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ETA (Estimated Time of Arrival)
Karl Philips
Donnerstag, 23.06.2016 - 19:00 uhr bis Freitag, 24.06.2016 - 16:00 uhr


basis e.V. Gutleutstraße 8-12 60329 Frankfurt am Main

Karl Philips - ETA (Estimated Time of Arrival)

Eröffnung: 23.06.16, 19 Uhr
Öffnungszeiten: Freitag 24. Juni, 12 bis 16 Uhr

Projektraum basis
Elbestraße 10, 60329 Frankfurt am Main

Wir laden Sie herzlich zur Eröffnung der Ausstellung “ETA (Estimated Time of Arrival)” von Karl Philips im basis-Projektraum am 23. Juni um 19 Uhr ein.
Die Ausstellung findet im Rahmen seiner AIR_Frankfurt-Residency und des damit verbundenen Projektes “State of the City” statt. “State of the City” widmet sich der komplexen Beziehung zwischen wirtschaftlichem Handel und sozio-kulturellen Zusammenhängen in den Städten Antwerpen, Rotterdam und Frankfurt am Main. Insgesamt erhalten sechs bildende KünstlerInnen Stipendien, um als Gastkünstler ortsspezifische Arbeiten in einer der drei Städte zu erarbeiten. Karl Philips wird neben den anderen KünstlerInnen des Projektes in einer abschließenden Gruppenausstellung im Oktober (13.10.-18.12.2016) parallel zur Frankfurter Buchmesse bei basis vertreten sein.

Die Ausstellung beschließt Karl Philips’ Residency mit AIR_Frankfurt als Teil des Projektes ‘State of the City’, eine Kollaboration zwischen Air Antwerpen, AIR_Frankfurt, Foundation Charlois aan het Water, Rotterdam und basis. Die Residency wurde unterstützt durch AIR_Frankfurt, City of Antwerp und der Flemish Community.


Hall We see three stacked volumes, wrapped monumental postal packages. The sculptures we can see inside are three enlarged logos of well-known courier delivery companies: UPS, FedEx and DHL. Every one of the packets was delivered by the company which logo it represents. Also suggested by its title, this work draws attention to the process of transportation: the procedures an artwork goes through from when it leaves the artist’s studio until it arrives at the place where it’s exposed. Hiring a delivery company is a symptom of corporate activity so we could even be tempted to see it as a wonky status symbol for a young entrepreneur or an ambitious young artist. But the portrait Philips sketches with it shows an, apparently useless, Dadaistic mechanism.

Seemingly, the company only transports its own logo. Maybe this self-referential image symbolizes the dubious morals and the powerless freedom of an artist participating in an art contest with an artwork that breathes institutional critique. However, that logical semiotic circle is being contaminated! There are traces of a human presence. On the side of every sculpture we see an opened hatch. Such elements remind us of being on the road, of stowaways and refugees. Maybe the refugee was the artist himself and the added human trace could be referring to the ‘hand of the artist’, a salute to how a suggested presence transforms an image. This could be a sign of the artist almost naïvely trying to reclaim his position in the process.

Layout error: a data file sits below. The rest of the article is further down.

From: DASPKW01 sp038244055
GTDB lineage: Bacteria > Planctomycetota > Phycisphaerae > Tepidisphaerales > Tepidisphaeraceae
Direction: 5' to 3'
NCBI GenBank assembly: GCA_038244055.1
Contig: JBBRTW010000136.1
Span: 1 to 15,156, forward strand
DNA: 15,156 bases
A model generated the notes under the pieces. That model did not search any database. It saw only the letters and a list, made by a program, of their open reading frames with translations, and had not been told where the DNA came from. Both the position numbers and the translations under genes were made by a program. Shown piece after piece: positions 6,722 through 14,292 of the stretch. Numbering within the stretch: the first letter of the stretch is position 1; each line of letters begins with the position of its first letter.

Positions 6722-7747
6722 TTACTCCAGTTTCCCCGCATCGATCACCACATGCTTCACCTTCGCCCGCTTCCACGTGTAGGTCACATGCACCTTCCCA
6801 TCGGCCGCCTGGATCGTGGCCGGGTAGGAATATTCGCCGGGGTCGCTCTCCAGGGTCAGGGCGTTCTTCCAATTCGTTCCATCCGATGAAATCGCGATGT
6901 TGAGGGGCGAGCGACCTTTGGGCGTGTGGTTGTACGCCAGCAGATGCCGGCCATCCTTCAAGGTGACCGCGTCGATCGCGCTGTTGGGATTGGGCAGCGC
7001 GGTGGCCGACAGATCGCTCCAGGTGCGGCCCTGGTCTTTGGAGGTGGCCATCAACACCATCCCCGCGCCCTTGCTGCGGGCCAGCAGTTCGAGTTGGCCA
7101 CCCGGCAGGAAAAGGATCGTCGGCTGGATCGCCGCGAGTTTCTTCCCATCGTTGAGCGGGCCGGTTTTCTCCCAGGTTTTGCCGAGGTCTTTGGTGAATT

Think of the connotations with modernist developments in the 19th and 20th century preceded by Courbets “The Meeting” where the artist revalues himself as the protagonist of the constellation. Maybe that is what this suggestive project tries to be: a precedent. Probably not a legal precedent like the Brancusi case in 1927 in which U.S. Customs tried to decide whether the imported sculptures were art or not, although this work does relate to that. But Philips’ work does seem like a setting for myth formation. It suggests a story, creates an expectation. The title “Estimated Time of Arrival” suggests that we are not there yet, that this is something that ‘comes before’ and that might influence the future, but how and when is not sure, it is estimated. What’s most important is that Philips initiates the endeavor. Like Epeius, the designer of the Trojan horse, he also seems to have placed himself inside and is willing to become one of the heroes. But let’s not forget that Epeius, the most talented carpenter of the Greek army, was also a fictional character, famously described by the poet Homer. And a poetic foundation may even provide us with the best perspective on the approach Karl Philips displays here. Like Marcel Broodthaers in 1968, Philips doesn’t just wave a black flag, but he speaks about it with poetic intensity. I think it is a tribute: a tribute to the builder. And I think it’s a call for heroes to ride along.

Wim Van der Celen 2014

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